I am pleased that Robert Maslac was "amused" ("Cancelled Checks Costly," Aug. 4) by my previous letter (July 4) deploring the bank practice of not returning cancelled checks--or "check safekeeping," to use their euphemism.
As Maslac explains, the banks have been forced to find "creative" ways of meeting "rising operating costs" such as postage--specifically, those costs above the base 22-cent rate--and the higher interest rates banks now "must" pay because of deregulation. (No mention of the higher interest rates banks now "must" charge on their loans).
Now if Maslac regards check safekeeping as a "creative" solution to rising operating costs, let me suggest another: ban all withdrawals. Surely if check safekeeping is "creative," then the banning of withdrawals would be nothing less than Mozartean.
Unfortunately for Maslac's attempt to defend the indefensible, the bank's current problems were not caused by the 22-cent stamp, but by 22-cent thinking of those bank executives who saw deregulation as a green light to take their banks into activities in which they never belonged in the first place.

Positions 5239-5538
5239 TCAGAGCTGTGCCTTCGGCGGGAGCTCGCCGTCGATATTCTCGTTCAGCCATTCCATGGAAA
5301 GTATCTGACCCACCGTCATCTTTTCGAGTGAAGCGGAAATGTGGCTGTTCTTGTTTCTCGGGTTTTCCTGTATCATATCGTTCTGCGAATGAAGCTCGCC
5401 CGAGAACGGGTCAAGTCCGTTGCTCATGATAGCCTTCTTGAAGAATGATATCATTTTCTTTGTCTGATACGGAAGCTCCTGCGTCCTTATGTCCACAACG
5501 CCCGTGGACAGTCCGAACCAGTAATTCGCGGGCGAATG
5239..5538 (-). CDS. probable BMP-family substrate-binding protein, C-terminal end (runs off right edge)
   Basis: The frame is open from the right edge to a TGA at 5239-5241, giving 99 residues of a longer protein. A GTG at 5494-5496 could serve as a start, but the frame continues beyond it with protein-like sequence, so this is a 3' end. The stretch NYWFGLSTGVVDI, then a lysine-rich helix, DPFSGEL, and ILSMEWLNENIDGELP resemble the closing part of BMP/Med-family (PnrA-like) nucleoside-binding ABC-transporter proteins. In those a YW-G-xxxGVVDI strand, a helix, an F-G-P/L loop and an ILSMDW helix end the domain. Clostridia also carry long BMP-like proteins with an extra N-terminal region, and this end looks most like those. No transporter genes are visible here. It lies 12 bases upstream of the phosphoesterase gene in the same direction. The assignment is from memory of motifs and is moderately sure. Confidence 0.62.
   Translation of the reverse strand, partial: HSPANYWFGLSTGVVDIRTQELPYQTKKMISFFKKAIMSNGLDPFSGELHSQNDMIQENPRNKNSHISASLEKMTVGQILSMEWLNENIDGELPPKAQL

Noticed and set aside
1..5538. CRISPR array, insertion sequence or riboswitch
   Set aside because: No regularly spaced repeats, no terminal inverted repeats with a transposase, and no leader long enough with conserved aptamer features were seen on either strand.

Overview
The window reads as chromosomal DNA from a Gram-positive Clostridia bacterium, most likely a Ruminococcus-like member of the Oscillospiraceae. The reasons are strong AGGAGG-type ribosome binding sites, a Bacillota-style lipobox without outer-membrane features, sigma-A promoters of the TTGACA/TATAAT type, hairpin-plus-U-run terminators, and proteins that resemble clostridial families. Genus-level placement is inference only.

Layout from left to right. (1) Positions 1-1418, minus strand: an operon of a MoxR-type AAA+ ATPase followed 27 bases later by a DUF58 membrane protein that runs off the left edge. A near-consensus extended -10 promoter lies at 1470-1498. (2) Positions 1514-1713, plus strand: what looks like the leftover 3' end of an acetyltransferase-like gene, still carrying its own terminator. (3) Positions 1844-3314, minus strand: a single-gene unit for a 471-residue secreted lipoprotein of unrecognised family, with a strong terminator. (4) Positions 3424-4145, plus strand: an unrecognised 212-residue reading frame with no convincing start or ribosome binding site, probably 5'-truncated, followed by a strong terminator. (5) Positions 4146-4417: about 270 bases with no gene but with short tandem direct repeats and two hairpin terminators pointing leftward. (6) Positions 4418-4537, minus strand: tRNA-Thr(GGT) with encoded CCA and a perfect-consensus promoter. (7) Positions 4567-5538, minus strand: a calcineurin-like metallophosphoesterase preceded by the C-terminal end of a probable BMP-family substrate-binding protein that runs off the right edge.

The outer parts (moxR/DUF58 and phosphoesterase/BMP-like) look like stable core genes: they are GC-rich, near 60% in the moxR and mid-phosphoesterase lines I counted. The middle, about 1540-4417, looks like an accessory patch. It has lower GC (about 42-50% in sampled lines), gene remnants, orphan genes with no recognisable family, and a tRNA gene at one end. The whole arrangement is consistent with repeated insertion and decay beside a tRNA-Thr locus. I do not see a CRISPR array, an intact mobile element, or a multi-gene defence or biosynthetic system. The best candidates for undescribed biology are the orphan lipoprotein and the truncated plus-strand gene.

For the possible edification of such executives, and for the possible further amusement of Maslac, I submit a paragraph from the book "Can You Trust Your Bank?" by Robert Heller and Norris Willatt:
"We don't have any interest in seeing our banks become dynamic. We don't care a bit if they are marketing-oriented, aggressively seeking new deposits and new loan business.
All we want is that they should look properly and prudently after the business they have--our business. We want total security and reasonable service: no innovation, no initiative can possibly outweigh those two crucial needs. It is the essence of our demand that banks are fuddy-duddy, cautious, unadventurous, uninspiring, conservative, dyed-in-the-wool, deliberate, and dull--all the things that modern bankers have hated to be called."